When he awoke, he was horrified. He hardly even knows this girl. It’s still so early in the school year. In the dream, he has the powers of a sorcerer. He has the powers to inspire physical events with words from his mouth. For this reason, he cannot speak or read out loud, at least not with impunity, lest he should say something that disfigures or harms a student. He could lose his job! He is communicating with the students almost entirely via slideshow. He is displaying one slide after another with the tap of an arrow key. In the dream, the students are lewd and inattentive, sitting inappropriately in their chairs, straddling them backwards or slouched down like their spines have been removed. The girls in the front row keep interrupting the teacher to tell him that they are wearing shirts that show their belly buttons, a violation of the dress code. Soon, the students start insulting the content of the slide show and the teacher begins to click through it faster. They are insulting also his inability to supplement the images and text on screen with words from his own mouth. The students complain that they are not impressed by the teacher’s mouth, particularly his lips, which are chapped and sugary looking. One of them compares the lips to that candy, peach-rings. “Yo, peachring!” one of them says to him, just shouts it. The teacher smiles blandly. Then suddenly a messenger-boy walks into the room wearing a glow-in-the-dark slicker, couriering a note. He is a deliberate boy with a gaunt, Middle-Eastern face. There are no such boys in this school, the teacher is thinking, as he receives the note. He thanks the messenger-boy wordlessly, checking the clock, realizing that only ten minutes have elapsed in what will be a fifty minute period. He sees the messenger close the door and feels an impulse to run after him and beg him to stay; he even considers bribing the boy with bills from his wallet. But now one of the boys that’s in the class—this one’s the alpha, the ring-leader—is standing up and pretending to urinate on the back of the neck of a chubby white girl who’s sitting in the second to last row. What’s her name? Most of the time she just sits there and doesn’t even move, as if this makes her invisible.
The boy doing the urinating is making a pee-sound with his tongue and teeth and the other students are laughing raucously. All that is, except for the chubby white girl, who is red-faced and on the verge of sobbing. The teacher looks at the message he has just received and, without thinking, reads it out loud. The chubby white girl whose name he cannot remember is immediately affected. The girl squeals painfully. The class is silent. She is gaining weight rapidly in her legs, waist, chest, and arms. She is filling up. The zipper of her jeans is unzippering and the straps of her sandals have snapped like rubber bands. She shrieks and tries to get up but her legs get stuck under her desk and when she moves she is cowed by it and the desk topples over. The students are up out of their seats, cawing, totally amazed. Hippa, they’re calling her. Short for hippopotamus. Hey, Hippa! they hoot. They’re going to call this name out to her in the hallways. She will answer to it, like a pet. As the dream goes on, the teacher is holding on to the classroom phone. He has just dialed Security. Or the Office. He doesn’t know.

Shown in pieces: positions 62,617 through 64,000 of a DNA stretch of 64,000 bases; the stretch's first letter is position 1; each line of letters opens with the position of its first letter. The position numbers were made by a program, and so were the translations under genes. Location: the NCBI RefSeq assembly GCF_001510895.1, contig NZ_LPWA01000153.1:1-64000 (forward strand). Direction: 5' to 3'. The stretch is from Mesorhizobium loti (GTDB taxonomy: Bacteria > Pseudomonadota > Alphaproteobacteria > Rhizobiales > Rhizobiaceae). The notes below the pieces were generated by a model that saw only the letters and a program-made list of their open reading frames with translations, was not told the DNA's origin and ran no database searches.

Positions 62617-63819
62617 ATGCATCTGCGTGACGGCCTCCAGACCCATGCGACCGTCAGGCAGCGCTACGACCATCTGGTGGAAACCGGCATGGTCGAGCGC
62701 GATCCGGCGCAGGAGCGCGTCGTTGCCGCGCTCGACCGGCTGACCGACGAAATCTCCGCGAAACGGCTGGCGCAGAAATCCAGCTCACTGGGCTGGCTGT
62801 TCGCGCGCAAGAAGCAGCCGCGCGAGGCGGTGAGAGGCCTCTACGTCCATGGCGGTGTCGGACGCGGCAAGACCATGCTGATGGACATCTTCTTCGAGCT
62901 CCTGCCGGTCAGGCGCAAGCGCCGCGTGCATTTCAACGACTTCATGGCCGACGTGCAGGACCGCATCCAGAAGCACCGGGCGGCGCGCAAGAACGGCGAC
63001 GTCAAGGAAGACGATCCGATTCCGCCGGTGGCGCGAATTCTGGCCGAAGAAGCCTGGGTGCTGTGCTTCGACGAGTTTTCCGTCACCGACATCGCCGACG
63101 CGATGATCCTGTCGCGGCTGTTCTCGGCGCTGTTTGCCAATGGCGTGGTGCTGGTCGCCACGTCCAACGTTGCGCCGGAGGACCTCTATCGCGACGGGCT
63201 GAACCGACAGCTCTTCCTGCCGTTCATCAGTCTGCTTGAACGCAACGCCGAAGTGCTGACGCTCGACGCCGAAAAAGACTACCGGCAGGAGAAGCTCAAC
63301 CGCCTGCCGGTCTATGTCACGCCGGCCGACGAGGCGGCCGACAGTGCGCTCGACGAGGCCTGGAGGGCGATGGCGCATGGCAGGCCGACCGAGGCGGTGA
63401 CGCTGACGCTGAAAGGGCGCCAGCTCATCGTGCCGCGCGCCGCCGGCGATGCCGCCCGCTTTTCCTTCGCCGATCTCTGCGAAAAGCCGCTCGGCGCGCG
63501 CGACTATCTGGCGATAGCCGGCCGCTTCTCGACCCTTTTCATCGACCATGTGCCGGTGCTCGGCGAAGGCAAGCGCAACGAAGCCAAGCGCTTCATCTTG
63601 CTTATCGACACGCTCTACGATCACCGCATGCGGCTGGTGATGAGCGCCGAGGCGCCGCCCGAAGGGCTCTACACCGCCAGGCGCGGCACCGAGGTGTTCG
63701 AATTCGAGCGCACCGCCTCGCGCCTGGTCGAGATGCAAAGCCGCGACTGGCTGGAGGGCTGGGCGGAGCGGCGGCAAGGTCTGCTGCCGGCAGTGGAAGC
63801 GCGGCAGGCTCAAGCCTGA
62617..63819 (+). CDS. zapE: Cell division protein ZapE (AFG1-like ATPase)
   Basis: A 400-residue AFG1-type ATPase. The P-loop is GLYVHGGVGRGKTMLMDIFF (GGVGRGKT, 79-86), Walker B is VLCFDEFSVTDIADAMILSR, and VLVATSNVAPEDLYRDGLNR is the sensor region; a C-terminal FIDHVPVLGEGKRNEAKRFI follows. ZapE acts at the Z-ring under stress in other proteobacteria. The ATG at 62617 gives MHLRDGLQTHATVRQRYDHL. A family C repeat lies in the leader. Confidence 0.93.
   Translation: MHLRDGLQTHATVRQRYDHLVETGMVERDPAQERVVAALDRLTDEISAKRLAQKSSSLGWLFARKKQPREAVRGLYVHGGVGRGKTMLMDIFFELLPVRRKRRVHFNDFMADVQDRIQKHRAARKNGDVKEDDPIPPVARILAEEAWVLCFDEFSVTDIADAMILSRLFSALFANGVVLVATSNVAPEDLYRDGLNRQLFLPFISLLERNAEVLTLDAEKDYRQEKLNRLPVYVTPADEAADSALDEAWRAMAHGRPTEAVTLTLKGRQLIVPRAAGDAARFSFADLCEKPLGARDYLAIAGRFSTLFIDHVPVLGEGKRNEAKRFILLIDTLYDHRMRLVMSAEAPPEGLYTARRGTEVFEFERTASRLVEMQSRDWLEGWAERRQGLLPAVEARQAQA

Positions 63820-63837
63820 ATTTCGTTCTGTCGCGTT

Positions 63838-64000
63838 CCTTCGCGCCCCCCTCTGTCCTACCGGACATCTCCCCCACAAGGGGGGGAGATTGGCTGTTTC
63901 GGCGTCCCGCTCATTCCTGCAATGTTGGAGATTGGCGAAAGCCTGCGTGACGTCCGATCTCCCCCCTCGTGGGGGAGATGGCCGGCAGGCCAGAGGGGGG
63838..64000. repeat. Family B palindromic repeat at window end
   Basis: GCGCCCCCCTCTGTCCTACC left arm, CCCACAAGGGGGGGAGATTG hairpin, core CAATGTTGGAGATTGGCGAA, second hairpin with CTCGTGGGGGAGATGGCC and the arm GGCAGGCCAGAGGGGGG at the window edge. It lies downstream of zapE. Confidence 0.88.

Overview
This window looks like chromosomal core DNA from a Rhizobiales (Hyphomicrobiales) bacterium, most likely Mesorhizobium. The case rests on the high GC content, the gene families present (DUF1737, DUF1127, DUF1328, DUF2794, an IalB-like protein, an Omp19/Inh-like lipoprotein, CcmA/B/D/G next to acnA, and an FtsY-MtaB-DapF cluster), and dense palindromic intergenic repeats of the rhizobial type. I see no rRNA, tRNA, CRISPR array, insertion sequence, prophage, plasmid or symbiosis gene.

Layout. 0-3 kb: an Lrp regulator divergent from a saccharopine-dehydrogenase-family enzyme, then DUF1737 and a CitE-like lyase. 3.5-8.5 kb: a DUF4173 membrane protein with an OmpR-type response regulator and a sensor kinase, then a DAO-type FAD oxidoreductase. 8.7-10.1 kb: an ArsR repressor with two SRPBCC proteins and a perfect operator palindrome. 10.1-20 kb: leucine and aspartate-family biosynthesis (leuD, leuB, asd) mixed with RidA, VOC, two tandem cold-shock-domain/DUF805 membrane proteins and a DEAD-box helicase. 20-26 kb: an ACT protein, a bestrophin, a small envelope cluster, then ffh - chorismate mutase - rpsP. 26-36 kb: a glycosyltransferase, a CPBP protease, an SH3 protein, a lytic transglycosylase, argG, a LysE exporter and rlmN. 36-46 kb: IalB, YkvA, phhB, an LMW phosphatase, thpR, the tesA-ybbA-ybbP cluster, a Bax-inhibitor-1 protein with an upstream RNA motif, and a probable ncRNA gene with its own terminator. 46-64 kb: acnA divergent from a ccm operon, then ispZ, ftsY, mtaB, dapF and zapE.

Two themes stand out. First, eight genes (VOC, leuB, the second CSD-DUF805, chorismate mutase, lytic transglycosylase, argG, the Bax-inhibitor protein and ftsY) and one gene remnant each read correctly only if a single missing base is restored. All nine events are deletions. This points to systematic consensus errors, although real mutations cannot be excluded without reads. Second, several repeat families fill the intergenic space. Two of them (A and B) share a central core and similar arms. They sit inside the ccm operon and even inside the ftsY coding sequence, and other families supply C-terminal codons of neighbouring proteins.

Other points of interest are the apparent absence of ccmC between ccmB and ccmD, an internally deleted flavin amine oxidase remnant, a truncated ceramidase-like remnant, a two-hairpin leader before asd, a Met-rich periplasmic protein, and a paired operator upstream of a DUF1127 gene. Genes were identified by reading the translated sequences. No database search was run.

The phone is ringing and ringing. His heart is thumping in his chest making a dull echoy drum sound. He hears the voice of the woman at the Security desk. “What’s your emergency?” she says to him. He realizes he has made a mistake. The girl on the floor is spreading out. The boys announce that the floor is cracking. “Help!” the girl screams. “Help me!” She doesn’t even sound human. She sounds strangled and miniature. The teacher crumples the note up in his hand and hides it in his pocket. He is going to have to get rid of it. Burn it. Then what? “Hello?” says the woman on the other end. “Hello? Hello?”
In front of his desk, the girl, Mollie, announced that she was going to look through the trashcan for the note. “Have at it,” the teacher thought. He pocketed his hands. She dumped the trash out on the floor, shaking it. The phone on the wall was ringing. Students from his next class were already filtering in. The girl was sorting through the trash with her foot. She kicked the trash bin. “Tell me!” she said. There was a crowd at the door and no one had taken their seats. They were asking, Is he going to answer the phone?
The teacher had forgotten to take attendance. He was sitting at his desk chair now; he was clicking the icons on screen which displayed the faces of the children who had just left his classroom. The images in the database were taken a few years ago, back before some of the children had hair on their private parts.
It was then that he decided it. When the phone quit ringing, in about twenty seconds, he would say to the girl at his desk: Mollie. Goodbye. He would walk out of the emergency exit door. He would not wave goodbye to them. He would not give them the finger. They would crowd the windows and look out at him as he got into his car. Mollie would be furious. She would scream out at him that he still owed her a note with her name on it. She would command him to return to his post. His pets would not be waiting for him. They would neither celebrate nor mourn. They would not have an opinion about his choice. They would expect to be fed and to be cleaned. He can do this for them, he thinks, for they are friends of the highest order.
Sam Leuenberger lives in Grove City, Pennsylvania where he is currently a substitute teacher. He also mows lawns and runs a weedwhacker for Thompson Lawn Care.